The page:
As I pulled away from the house, I noticed something in my rearview mirror. It was Marty. She was already outside collecting the trash bags and toting them back inside. She couldn't even give me the courtesy of waiting until I was out of sight. Yep, Marty was a handful.
All Good Things Must Come to an End
Things went downhill rapidly after that first day at Marty's. As quickly as I cleaned and organized, she demolished my efforts. She was always nice and we got along splendidly, but it became painfully obvious that Marty was not ready to let go of the clutter in her home.
She had accumulated so much stuff that she couldn't find anything when she needed it. Instead, she would simply buy things as she saw fit. This led to her having multiples of nearly everything. Still, she wouldn't part with any of it.
Kindhearted to the end, Marty also bought gifts for family and friends to celebrate every occasion. The trouble was, she seldom gave them the lovely items she had purchased. They would get lost in the clutter and she would forget all about them. We uncovered numerous presents, wrapped and ready to go that had never left the house. Marty didn't seem able to keep track of anything.
I'm not a counselor, but I sort of felt that Marty needed lots of things surrounding her so that she didn't feel alone. Her only child, a daughter, lived thousands of miles away. They seldom saw each other and it was clear that the space between them was difficult for Marty to bear.
My client had told me herself that she and her own mother did not get along. Her mom had allowed her to live in the home that they had acquired as a rental property, but was not happy with its current state. She also paid most of Marty's living expenses. She was actually the one who was paying me to organize. I met her once and it was not a comfortable situation.
Marty and her mother locked horns over the progress I was making from the get go. Marty was happy with the little bit of work she had allowed me to do, but her mother was not. She expected the place to be cleared out and made to look brand new. That would have been nice, but it wasn't going to happen. Marty's fragile mental state would not allow it.
I ended up making several trips to Marty's house and there were a few small victories along the way. In the end, she just wasn't ready to let go and I couldn't force her to do something that was going to have dire consequences for her in the long run. Her anxiety was so severe that I became anxious just being around her.
Marty's mother finally got fed up with paying someone who was not even making a dent in the clutter. I didn't blame her one bit. It was a losing battle and everyone knew it. I am a fairly decent organizer, but I knew when I'd been beat.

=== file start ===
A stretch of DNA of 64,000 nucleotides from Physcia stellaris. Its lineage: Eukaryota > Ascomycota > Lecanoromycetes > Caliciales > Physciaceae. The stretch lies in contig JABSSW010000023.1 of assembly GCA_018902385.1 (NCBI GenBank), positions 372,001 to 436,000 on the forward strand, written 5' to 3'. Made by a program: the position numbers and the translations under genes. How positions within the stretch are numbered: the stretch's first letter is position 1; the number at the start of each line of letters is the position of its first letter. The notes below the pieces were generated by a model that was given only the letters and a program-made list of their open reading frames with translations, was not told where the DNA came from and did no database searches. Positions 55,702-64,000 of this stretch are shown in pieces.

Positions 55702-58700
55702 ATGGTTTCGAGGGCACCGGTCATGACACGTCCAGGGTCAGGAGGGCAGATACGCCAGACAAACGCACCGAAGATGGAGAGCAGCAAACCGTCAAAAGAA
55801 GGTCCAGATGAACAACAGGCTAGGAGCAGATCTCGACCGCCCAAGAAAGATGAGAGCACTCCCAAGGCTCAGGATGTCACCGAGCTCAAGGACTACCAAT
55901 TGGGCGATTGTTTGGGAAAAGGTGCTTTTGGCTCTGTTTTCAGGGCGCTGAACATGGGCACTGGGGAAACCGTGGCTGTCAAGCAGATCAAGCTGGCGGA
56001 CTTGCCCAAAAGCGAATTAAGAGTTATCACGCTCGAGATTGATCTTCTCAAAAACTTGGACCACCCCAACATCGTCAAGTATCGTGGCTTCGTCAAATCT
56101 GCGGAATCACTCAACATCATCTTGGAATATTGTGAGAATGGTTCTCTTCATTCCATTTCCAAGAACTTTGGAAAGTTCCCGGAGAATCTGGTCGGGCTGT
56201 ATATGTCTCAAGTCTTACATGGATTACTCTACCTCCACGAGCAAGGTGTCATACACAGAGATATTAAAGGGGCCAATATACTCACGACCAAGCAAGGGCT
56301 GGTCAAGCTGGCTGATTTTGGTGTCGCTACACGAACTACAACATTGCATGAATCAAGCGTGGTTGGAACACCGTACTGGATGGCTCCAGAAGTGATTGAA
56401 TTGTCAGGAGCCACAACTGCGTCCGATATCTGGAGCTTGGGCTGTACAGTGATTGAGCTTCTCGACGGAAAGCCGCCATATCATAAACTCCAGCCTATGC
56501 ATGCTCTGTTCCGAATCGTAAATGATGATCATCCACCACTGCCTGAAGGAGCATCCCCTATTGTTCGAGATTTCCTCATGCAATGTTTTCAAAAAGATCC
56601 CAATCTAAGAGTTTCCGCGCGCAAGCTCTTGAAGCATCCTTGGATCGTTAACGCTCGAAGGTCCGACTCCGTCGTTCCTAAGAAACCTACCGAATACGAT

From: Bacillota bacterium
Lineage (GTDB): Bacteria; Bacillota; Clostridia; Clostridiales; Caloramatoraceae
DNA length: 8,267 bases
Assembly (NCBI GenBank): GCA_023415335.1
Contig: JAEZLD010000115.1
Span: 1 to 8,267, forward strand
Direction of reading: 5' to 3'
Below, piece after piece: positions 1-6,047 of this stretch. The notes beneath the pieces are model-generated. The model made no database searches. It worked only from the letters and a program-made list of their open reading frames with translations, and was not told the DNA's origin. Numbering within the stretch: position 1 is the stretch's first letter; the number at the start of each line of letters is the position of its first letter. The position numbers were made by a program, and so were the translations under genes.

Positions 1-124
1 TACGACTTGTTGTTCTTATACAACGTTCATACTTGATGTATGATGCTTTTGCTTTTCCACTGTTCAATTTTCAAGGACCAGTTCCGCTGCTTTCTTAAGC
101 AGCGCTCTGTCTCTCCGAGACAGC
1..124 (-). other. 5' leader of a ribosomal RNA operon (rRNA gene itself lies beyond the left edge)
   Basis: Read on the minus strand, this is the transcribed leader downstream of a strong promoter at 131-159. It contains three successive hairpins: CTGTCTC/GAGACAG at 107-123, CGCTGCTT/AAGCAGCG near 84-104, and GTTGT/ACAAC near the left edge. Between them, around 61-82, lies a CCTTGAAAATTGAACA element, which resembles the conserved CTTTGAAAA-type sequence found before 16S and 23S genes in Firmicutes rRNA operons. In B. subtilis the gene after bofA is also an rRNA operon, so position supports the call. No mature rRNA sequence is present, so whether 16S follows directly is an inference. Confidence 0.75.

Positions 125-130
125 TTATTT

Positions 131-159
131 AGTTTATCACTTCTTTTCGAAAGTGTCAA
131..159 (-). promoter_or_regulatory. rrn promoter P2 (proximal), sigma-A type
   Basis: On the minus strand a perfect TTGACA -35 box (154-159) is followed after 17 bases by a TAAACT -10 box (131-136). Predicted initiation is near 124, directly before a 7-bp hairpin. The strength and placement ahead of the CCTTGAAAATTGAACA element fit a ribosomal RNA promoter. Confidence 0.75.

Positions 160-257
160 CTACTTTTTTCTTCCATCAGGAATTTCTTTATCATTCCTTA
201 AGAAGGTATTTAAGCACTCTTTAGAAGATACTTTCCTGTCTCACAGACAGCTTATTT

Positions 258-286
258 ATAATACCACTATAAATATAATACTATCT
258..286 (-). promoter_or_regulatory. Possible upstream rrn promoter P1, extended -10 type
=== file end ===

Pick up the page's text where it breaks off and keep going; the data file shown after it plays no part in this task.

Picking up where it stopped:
Marty had issues that stretched far beyond the clutter in her home. She was a dear lady and I hope that she found someone who could get to the heart of the problem. As an organizer, I have learned how to make a house clean and tidy. I cannot, however, mend broken people no matter how hard I might try.
10 Household Hints
1. Store sheets inside of their matching pillowcase so that the sets stay together. Also, throw a dryer sheet in with them so they don't get that weird sheet smell. Wait, is that just me?
2. Throw a clean, dry towel in with your wet clothes before turning on the dryer. They will dry more quickly, saving you time and money. It will also keep sheets and blankets from balling up and tying themselves in knots. How do they do that, anyway?
3. Use plastic shower curtain rings to organize camisoles on hangers. You can easily fit twelve on a hanger saving you lots of closet space. You're welcome.
4. Use pre-moistened baby wipes to clean the slats on window blinds. They work like a charm and you can toss them when you're finished. The wipes, not the blinds.
5. Speaking of baby wipes, keep a package of them in the glove box of your car for little emergencies. They are also great for those occasions when the public toilet you just used is out of soap. I hate it when that happens.
6. Pet owners, use plastic grocery bags to scoop up after Fido. You can fit them around your hand like a glove and then turn them inside out before tying them off and throwing them away. They also work for picking up hairballs and barf. Yep, I said it, barf.
7. Save empty bread bags to use as sandwich bags in a pinch. Hold it, did you just call me cheap?
8. Keep your freezer stocked at all times to save energy. Believe it or not, a freezer doesn't have to work as hard when its full. Someone told me that, but they may have lied. Anyway, it also helps to keep items colder longer in case of a power outage.
9. Water down dish detergent when it gets around the half-empty mark. Give it a gentle shake and enjoy the extra washings it allows. Yes, I am a dish soap half-empty type of gal.
10. Polished your nails and don't have time to wait for them to dry? Plunge your hands into ice water for a few seconds. Remove them and gently blot dry. Voila! Dry nails. Cold hands, of course, but nothing is without its flaws.
Thank you for reading my silly rants. Please look for follow up articles coming soon. Happy organizing!